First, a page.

Just booking the tickets made me feel like a sad person with no friends. I went home that night and cried, thinking this was one of the darkest moments of my life. There I was at 33, single and ­miserable, spending Christmas alone.

An internal dialogue kept asking me the same questions. Was there something wrong with me? Why wasn’t I with someone? Would my family even care?

Going solo: Tamsin Oxford found being alone over Christmas an empowering experience, and despite being now married, she holidays alone once a year

Going solo: Tamsin Oxford found being alone over Christmas an empowering experience, and despite being now married, she holidays alone once a year

When I told my family and friends, their reactions were mixed. My father was bewildered but supportive, my brother and his wife horrified, and my friends ran the gamut of worried to impressed. One theme rang true throughout, though —no one could understand why I would choose to spend Christmas alone.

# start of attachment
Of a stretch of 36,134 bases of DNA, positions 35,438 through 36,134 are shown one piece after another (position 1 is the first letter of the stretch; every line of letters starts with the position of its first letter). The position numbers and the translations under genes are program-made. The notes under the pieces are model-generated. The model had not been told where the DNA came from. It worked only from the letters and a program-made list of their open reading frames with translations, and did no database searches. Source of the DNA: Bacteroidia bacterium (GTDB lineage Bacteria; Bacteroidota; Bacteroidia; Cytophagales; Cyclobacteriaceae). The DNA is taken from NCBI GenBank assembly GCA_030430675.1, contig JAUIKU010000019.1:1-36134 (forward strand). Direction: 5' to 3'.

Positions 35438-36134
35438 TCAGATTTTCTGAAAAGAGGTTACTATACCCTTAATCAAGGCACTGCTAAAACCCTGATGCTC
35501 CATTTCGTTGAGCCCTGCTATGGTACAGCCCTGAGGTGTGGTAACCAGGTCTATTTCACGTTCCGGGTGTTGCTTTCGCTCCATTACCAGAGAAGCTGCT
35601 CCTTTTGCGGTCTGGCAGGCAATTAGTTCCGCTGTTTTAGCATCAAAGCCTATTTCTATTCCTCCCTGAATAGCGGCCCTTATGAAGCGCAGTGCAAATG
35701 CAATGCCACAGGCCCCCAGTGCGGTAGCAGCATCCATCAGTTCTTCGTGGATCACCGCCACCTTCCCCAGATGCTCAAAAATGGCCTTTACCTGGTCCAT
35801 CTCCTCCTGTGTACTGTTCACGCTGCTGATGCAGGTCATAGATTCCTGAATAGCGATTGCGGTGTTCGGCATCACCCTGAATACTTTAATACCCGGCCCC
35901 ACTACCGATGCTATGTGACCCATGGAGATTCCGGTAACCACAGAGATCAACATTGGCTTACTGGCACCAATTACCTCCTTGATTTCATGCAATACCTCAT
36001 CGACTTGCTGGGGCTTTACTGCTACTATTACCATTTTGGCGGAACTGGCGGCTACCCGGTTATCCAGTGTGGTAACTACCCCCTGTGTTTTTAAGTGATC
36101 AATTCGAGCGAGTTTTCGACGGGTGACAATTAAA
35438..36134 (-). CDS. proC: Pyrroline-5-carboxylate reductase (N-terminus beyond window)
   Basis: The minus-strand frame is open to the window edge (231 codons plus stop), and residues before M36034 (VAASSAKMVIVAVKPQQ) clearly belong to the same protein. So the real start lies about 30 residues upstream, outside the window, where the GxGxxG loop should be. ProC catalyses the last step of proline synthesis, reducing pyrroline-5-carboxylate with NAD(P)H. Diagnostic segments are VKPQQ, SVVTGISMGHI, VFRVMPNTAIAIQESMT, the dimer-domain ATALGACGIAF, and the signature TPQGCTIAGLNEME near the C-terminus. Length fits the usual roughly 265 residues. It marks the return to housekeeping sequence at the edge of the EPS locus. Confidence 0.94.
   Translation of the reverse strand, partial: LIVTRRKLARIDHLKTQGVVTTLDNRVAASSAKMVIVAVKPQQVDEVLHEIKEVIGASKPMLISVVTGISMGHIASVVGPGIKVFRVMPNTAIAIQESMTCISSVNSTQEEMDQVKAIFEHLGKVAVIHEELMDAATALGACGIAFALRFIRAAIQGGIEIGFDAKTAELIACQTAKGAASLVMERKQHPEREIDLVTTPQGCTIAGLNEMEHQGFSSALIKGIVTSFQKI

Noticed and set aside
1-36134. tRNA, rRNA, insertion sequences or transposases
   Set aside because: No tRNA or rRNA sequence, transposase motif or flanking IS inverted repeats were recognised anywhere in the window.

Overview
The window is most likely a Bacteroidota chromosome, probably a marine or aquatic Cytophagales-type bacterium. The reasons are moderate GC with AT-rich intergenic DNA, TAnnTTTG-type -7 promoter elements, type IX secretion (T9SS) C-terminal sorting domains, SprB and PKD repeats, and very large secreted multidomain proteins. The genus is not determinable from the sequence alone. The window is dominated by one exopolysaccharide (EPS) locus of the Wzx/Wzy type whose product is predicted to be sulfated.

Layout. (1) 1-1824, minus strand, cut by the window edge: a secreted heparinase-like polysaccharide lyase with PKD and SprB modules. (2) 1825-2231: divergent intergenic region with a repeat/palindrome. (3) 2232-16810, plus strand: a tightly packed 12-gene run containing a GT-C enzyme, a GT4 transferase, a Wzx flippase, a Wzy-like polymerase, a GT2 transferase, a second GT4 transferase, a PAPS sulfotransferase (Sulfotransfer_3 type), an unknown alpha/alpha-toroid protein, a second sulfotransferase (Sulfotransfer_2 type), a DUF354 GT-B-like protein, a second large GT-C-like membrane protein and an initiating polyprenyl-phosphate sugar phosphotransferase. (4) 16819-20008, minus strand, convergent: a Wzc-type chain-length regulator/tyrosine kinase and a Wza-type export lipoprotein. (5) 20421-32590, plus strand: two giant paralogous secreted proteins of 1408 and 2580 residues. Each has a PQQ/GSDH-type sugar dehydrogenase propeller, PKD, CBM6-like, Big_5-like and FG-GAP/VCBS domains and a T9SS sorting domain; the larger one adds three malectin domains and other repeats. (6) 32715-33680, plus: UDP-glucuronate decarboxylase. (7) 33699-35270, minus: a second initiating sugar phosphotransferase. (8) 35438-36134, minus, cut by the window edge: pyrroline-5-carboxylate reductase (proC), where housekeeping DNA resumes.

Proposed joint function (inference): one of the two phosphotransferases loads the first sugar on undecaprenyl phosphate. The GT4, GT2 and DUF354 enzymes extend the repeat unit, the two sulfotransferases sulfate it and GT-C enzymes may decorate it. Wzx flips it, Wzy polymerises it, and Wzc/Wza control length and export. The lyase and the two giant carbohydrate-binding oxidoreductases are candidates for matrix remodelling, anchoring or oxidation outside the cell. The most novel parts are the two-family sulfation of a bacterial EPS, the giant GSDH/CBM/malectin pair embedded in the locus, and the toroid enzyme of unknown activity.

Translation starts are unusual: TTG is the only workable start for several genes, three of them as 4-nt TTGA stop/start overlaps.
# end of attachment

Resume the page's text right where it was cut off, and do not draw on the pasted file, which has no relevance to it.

My painful internal monologue followed me all the way through the lead-up to my holiday, into the airport and on to the plane. It took a lot of self-control to not leap off the runway and run home. I could have easily written off the money and spent Christmas with my family.

But there was no way I could face another Christmas stuck around the ­dining table, staring at my ­happily married brother and enduring comments such as, ‘See, you still can’t commit’, or, ‘Whatever ­happened to that Ian fellow?’

I can still vividly remember the smell of the plane and how stressed I felt.

Then, as suddenly as it had begun, the cacophony of internal noise I’d endured for three weeks just switched off as the plane took off. There was nowhere to go and I was on my own adventure.